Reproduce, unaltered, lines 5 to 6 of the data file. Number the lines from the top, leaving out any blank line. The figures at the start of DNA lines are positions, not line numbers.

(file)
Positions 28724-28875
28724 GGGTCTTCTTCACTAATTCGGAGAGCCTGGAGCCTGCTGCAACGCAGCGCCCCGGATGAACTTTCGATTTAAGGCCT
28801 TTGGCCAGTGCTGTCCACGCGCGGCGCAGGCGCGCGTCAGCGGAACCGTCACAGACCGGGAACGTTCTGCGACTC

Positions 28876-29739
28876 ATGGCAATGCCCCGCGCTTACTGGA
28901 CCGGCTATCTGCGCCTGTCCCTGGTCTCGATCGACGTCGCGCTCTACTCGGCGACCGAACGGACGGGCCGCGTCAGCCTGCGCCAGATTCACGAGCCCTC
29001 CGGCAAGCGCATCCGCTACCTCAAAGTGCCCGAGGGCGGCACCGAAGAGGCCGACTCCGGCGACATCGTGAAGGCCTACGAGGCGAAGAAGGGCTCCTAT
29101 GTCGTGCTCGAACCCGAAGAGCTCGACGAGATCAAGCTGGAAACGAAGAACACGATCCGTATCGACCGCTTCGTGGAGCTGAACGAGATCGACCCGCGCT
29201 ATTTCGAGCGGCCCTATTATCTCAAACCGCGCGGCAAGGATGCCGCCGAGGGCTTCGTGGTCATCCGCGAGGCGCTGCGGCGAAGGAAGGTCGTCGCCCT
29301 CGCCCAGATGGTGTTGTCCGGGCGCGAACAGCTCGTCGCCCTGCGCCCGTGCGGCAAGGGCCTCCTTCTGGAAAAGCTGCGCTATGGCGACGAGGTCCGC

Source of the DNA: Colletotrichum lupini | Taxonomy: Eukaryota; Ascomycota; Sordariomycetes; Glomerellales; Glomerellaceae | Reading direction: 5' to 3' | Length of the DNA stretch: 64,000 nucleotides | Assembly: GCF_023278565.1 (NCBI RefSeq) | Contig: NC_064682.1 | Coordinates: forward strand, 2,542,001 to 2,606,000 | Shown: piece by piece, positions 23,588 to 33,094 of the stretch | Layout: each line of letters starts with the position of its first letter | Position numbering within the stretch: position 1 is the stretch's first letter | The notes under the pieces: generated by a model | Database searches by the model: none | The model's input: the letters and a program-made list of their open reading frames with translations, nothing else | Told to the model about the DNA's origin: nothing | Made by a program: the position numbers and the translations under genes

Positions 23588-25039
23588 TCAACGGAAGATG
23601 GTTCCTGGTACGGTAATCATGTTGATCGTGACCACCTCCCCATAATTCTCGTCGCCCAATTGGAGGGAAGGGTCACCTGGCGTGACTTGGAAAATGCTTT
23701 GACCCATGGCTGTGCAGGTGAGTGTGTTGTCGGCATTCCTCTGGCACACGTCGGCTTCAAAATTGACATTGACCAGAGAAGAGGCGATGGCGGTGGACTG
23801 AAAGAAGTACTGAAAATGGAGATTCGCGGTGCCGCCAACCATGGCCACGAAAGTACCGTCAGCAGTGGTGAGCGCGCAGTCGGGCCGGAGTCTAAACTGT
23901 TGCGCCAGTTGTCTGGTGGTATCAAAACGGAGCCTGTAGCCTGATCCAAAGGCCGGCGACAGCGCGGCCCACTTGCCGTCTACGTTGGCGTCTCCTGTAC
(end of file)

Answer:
28876 ATGGCAATGCCCCGCGCTTACTGGA
28901 CCGGCTATCTGCGCCTGTCCCTGGTCTCGATCGACGTCGCGCTCTACTCGGCGACCGAACGGACGGGCCGCGTCAGCCTGCGCCAGATTCACGAGCCCTC